Russian energy giant Gazprom significantly cut its natural gas exports to Europe on Thursday, pushing up regional energy prices.
Gazprom has cut gas flows through the key Nord Stream 1 pipeline to just 40% of capacity, the second cut the company announced this week, Reuters reported. The Kremlin and Gazprom blamed Western sanctions targeting the Russian economy, saying they were preventing the delivery of equipment related to pipeline operations.
“We know that there are problems with the turbines, with their maintenance – one turbine is not returned and has been stuck somewhere,” Russian government press secretary Dmitry Peskov told reporters on Thursday, according to Reuters. “It’s a consequence of the sanctions, there’s nothing intentional about it.”
“This issue has nothing to do with us,” he continued. (RELATED: ‘Like a roller coaster’: Natural gas prices soar, supplies run out following Biden’s EU deal)
Gazprom said the equipment in question, aeroderivative gas turbines, was undergoing maintenance in Montreal, Canada, Reuters reported. Turbine manufacturer Siemens Energy has confirmed that the equipment cannot be returned to Russia.
Germany’s economy minister, however, accused Gazprom of cutting flows to sow uncertainty and cause prices to rise, according to Reuters. European natural gas prices, which have already reached record highs in recent months, jumped 25% on Thursday morning following reduced flows.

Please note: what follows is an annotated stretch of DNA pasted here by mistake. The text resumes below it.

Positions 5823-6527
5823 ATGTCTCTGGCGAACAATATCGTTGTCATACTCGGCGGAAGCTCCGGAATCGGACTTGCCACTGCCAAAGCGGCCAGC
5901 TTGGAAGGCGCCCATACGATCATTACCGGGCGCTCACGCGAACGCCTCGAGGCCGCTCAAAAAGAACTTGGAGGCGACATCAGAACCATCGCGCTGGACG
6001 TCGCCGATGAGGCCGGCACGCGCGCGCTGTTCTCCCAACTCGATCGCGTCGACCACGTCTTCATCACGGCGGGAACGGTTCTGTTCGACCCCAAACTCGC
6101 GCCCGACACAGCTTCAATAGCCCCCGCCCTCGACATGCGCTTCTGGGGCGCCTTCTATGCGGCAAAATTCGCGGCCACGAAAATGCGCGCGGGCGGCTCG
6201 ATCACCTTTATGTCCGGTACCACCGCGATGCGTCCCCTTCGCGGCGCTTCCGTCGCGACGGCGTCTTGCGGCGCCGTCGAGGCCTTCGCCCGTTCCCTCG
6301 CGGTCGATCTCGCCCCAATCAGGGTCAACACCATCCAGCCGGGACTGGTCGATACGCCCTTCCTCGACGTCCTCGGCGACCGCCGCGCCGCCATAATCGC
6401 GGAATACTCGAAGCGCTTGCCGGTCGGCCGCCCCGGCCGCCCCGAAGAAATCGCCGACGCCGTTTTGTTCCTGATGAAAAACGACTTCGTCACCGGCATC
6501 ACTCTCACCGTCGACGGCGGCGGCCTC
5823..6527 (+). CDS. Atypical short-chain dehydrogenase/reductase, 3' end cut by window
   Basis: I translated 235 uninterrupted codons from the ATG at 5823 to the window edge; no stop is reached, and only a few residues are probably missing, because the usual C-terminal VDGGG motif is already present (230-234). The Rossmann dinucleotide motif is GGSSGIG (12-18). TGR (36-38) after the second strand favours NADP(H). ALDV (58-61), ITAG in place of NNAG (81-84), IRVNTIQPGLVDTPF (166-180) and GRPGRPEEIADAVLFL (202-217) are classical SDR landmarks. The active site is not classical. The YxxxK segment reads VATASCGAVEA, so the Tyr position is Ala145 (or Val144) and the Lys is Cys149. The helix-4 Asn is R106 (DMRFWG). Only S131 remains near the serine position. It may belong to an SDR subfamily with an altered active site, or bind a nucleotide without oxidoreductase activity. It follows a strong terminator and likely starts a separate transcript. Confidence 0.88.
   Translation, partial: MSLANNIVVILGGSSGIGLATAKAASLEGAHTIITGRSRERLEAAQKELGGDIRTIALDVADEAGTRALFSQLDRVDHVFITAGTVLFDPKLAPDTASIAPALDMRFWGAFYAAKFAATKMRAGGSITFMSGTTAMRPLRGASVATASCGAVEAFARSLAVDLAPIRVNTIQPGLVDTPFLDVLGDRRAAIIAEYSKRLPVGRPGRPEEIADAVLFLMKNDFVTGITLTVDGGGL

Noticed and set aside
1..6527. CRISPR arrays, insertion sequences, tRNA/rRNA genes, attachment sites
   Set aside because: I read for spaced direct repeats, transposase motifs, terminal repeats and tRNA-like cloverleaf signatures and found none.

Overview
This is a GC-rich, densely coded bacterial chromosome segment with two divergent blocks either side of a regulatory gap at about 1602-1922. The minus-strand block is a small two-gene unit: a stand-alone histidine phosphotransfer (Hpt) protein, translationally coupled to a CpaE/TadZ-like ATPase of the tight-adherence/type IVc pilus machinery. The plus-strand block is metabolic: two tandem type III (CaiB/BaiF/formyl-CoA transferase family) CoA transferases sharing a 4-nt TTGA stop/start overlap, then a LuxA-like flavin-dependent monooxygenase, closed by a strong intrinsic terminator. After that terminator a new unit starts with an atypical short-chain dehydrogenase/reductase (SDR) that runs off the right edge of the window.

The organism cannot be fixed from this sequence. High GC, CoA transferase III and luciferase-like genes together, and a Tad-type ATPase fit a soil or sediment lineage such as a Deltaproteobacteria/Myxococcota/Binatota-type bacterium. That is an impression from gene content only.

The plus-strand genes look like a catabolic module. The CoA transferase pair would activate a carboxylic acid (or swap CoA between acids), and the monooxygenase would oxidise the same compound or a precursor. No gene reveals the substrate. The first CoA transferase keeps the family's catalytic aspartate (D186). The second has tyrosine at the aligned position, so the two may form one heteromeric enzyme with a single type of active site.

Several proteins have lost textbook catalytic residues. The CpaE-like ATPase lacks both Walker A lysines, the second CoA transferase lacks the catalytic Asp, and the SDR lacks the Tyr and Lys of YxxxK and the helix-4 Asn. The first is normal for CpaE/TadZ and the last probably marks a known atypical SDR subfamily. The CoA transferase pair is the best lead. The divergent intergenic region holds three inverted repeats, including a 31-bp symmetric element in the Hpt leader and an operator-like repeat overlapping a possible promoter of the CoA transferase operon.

Nord Stream 1 is expected to supply around 12% of the European Union’s total natural gas imports by 2035 and serve consumers in several countries, including Germany, the United Kingdom and France, according to a fact sheet of Gazprom.
Russia is by far the biggest supplier of natural gas to the EU, sending around 155 billion cubic meters to the continent in 2021, most of which was sent by pipeline, according to the Columbia Climate School. Russian natural gas exports account for around 45% of EU natural gas imports.
Germany announced in February that it would not approve a permit for the Nord Stream 2 gas pipeline project after Russia invaded Ukraine.
Gazprom and Siemens Energy did not immediately respond to requests for comment from the Daily Caller News Foundation.
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